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Do Not Over-Deliver Carelessly

Expertise is often fickle work. Some days, for some clients, in some cases, you will be able to deliver sooner, do better work, or with less costs.

This will create a bump in what the economists call “buyer’s surplus” – additional value for the client.

That may sound like a wonderful opportunity to delight the client, but using it like that is dangerous.

Remember, client satisfaction is dependent on two things: their expectation of the value promised, and their perception of the value delivered.

And people

The advice of “underpromise but over-deliver” is certainly well-intentioned, but short-sighted.

– Doing the work more quickly could lead to “hope creep” – baseless raised expectations that future work will include the extra value at no extra cost for the client. The next time that circumstances aren’t that kind to you, and you “merely” deliver what was promised in the time it was promised, that could be perceived as a “disappointing” experience by the now “spoiled” client.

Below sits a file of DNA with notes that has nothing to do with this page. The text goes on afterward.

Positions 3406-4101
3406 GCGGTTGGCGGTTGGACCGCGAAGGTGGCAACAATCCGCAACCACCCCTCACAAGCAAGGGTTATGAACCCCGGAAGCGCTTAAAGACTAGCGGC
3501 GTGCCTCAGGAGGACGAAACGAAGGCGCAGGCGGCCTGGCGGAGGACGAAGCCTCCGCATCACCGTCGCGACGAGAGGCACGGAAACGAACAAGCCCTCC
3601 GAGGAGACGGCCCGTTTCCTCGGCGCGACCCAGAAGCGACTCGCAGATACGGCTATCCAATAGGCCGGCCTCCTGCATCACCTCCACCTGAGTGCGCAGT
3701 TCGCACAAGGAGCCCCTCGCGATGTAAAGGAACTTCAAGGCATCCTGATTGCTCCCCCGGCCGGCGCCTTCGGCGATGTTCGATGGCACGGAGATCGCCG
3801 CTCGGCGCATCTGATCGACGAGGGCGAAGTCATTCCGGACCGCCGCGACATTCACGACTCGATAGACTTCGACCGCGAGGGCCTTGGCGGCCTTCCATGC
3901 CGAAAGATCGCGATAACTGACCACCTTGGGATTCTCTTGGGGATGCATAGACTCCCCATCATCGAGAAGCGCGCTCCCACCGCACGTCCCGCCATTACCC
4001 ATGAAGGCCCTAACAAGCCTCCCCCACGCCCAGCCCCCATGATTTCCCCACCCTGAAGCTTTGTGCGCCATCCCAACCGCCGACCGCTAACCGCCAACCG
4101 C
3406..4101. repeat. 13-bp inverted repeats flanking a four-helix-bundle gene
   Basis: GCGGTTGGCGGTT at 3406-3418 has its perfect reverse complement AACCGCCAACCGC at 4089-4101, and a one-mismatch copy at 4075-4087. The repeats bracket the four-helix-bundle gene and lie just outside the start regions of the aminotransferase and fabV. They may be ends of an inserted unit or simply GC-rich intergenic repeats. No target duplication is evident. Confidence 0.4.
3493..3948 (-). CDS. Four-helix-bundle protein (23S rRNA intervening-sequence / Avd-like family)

– It’s not rare that clients use a reported surplus bump against you – to pay you less, to inflate the scope, move the goalposts, or try to flatter/guilt you into even more surplus, etc.

I’m not saying you should live in fear of ever delighting a client, but be smart about how you use it. Decide if a client can be trusted to know about the surplus, and if so how can you explain that this is not a regular thing.

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